Annie

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Re: PBS Masterpiece 2017
« Reply #64 on: March 27, 2017, 07:53:24 PM »
Rosemary,  I was just discussing the cost of property in CA vs OH with a cousin.  She is conparing the two and maybe will move to OH next year.  CA is an expensive state to live in when it comes to owning your own place.  And in Ohio, you get more bang for your buck.

Ginny, I love and DVR all of Father Brown!  But I never noticed that the Bishop was also Clive on Doc Martin! Did you say that they are now filming Season 9? I thought they were doing 7! Do you mean that what I am watching (all repeats that I have already seen) is not the season I thought
it was?? That means I can go watch 1 or 2 seasons that I've never seen? Whoa!

Am I in the right discussion to talk about The Invisable Bronte Sisters?
"No distance of place or lapse of time can lessen the friendship of those who are thoroughly persuaded of each other's worth." Robert Southey

ginny

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Re: PBS Masterpiece 2017
« Reply #65 on: March 27, 2017, 10:24:21 PM »
Yes, you're in the right discussion. I just got it off course.  :).   They are now filming season eight, the newest season of Doc Martin, and they will have one more year in their current arrangement, to go, so there will be nine altogether, 7 of which are now on DVD.

Frybabe

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Re: PBS Masterpiece 2017
« Reply #66 on: March 28, 2017, 06:34:22 AM »
Hi Anne,

See my posts 60 and 61 for some interesting links regarding the Bronte sisters and their brother.

I tried Father Brown. It was just okay; I haven't been watching it for a year or so now. I also didn't care much for the one Grandchester I saw. Between the two, I liked Father Brown better.

Annie

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Re: PBS Masterpiece 2017
« Reply #67 on: March 28, 2017, 09:38:10 PM »
Oh, Frybabe, what a treasure Gutenberg offers us about the three sisters and how they thought and why they wrote! Thank you so much for those links🤓💕. I did peek in to read a small bit of Patrick's work and will return later to enjoy his poems.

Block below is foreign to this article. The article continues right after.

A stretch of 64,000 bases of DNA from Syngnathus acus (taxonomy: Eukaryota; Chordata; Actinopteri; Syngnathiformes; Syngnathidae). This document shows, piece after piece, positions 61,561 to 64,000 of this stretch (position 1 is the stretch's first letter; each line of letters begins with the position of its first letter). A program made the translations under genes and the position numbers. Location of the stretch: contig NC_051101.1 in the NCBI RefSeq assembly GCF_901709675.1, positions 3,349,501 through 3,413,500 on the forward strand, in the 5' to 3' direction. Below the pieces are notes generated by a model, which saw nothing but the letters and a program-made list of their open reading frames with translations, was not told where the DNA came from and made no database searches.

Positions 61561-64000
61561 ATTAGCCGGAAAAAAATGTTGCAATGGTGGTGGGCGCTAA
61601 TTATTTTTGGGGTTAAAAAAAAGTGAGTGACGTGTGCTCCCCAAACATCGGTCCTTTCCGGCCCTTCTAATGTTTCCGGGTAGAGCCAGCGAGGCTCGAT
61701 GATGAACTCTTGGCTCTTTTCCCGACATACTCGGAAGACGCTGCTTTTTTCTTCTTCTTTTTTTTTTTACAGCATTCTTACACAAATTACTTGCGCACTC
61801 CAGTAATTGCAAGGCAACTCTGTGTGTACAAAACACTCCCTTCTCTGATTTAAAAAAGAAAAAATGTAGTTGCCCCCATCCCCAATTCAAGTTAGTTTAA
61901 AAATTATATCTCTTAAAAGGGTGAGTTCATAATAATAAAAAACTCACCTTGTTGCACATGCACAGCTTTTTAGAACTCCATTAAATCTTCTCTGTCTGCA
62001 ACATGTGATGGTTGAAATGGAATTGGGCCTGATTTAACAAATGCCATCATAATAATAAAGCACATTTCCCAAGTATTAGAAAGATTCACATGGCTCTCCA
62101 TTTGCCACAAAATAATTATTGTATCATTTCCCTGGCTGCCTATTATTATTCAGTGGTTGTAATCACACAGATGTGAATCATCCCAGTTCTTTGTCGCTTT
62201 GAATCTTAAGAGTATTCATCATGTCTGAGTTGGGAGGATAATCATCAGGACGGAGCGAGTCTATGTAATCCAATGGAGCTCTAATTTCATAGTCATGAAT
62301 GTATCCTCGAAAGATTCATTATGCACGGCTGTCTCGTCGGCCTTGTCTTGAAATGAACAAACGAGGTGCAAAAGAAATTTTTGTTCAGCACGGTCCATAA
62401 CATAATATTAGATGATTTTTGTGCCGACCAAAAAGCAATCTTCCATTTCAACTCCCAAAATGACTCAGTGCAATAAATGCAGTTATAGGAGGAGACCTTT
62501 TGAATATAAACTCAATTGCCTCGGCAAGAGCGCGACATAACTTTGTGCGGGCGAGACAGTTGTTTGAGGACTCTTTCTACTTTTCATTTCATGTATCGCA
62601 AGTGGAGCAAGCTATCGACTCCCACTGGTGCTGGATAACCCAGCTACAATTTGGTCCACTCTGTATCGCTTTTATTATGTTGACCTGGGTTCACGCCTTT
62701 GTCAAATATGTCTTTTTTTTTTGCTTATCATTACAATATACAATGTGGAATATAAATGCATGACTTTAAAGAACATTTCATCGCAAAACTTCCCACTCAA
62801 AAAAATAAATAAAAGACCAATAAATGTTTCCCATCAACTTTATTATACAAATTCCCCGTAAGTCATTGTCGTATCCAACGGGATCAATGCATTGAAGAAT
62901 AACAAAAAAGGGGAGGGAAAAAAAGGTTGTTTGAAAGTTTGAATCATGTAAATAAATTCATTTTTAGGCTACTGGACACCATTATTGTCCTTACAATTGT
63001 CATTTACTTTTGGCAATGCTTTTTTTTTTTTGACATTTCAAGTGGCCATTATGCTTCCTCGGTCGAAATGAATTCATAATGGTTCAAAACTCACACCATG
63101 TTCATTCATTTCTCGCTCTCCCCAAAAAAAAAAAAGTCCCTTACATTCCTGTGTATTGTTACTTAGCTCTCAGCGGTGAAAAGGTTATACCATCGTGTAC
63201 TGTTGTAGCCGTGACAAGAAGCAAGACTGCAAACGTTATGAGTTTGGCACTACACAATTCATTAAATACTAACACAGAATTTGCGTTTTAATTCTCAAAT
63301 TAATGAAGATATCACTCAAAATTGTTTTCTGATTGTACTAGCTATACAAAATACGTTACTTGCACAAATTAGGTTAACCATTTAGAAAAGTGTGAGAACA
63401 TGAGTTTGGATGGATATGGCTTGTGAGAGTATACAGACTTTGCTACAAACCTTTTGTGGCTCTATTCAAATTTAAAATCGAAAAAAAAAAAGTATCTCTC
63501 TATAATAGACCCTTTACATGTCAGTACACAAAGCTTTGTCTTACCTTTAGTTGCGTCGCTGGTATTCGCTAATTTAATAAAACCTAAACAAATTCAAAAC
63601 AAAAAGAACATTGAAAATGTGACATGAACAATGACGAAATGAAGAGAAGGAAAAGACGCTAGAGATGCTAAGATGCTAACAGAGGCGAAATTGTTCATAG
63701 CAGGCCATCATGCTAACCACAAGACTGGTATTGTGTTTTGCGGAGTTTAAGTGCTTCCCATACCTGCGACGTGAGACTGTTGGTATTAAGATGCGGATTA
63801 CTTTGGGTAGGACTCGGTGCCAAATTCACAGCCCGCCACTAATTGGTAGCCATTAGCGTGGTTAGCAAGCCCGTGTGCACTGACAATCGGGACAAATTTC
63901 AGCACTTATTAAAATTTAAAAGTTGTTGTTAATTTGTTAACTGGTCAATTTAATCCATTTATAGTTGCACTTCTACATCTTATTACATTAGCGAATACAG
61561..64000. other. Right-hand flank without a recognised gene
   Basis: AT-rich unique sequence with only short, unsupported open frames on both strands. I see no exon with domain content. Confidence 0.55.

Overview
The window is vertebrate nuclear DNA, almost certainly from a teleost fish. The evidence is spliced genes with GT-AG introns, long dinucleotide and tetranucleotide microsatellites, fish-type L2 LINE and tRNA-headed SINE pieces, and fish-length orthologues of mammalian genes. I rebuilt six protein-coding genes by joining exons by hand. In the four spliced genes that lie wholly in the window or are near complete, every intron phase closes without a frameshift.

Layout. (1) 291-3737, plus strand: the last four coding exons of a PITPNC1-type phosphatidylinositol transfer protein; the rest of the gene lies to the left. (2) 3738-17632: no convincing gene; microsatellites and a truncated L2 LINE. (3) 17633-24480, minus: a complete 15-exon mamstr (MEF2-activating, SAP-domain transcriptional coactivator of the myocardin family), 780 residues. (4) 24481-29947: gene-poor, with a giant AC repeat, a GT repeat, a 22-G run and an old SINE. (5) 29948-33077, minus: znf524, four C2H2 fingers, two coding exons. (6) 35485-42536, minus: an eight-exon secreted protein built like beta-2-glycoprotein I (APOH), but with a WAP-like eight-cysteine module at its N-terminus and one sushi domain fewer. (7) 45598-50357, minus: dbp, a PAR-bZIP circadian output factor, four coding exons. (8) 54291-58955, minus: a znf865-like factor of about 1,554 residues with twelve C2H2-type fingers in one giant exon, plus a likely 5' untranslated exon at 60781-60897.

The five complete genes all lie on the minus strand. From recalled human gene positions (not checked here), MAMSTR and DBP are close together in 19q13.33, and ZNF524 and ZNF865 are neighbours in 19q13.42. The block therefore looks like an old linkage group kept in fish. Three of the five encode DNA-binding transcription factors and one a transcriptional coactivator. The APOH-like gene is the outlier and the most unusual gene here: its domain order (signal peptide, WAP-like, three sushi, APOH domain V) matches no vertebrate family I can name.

As for the Sunday night program, I didn't know what to think. After Patrick dies, Charlotte thought back to how they treated Patrick's poetry the night he was sure he could join their little group of writers. How they handed back his work and told him to go. How sorry she was and just sat there
crying.
Was she wondering if they had treated Patrick more kindly during that time in their childhood, if he wouldn't have lived a better life and been a better person.
"No distance of place or lapse of time can lessen the friendship of those who are thoroughly persuaded of each other's worth." Robert Southey

Frybabe

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Re: PBS Masterpiece 2017
« Reply #68 on: March 29, 2017, 06:45:27 AM »
I thought so too, Annie. Rejection by the principal females in his life seems to have played a part in his downfall.

For those of you who like Martin Freeman, I discovered that he is starring in a Crackle original TV series, called Start-Up, which takes place in Miami. As the name implies, it is about a guy trying to start a business. I plan on watching the first episode later on today. It is under their TV heading, British category. 

ginny

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Re: PBS Masterpiece 2017
« Reply #69 on: March 31, 2017, 09:00:49 PM »
For those of you who may have missed Wolf Hall, PBS is rerunning it starting this Sunday at 10:00 pm, at least on the NC  channels.


Frybabe

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Re: PBS Masterpiece 2017
« Reply #70 on: April 01, 2017, 05:33:09 AM »
Ginny, I have Wolf Hall on my Watchlist on Amazon Prime. I haven't started watching it yet. I'm trying to get some of the other programs I've had marked earlier out of the way.

ginny

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Re: PBS Masterpiece 2017
« Reply #71 on: April 01, 2017, 09:50:13 AM »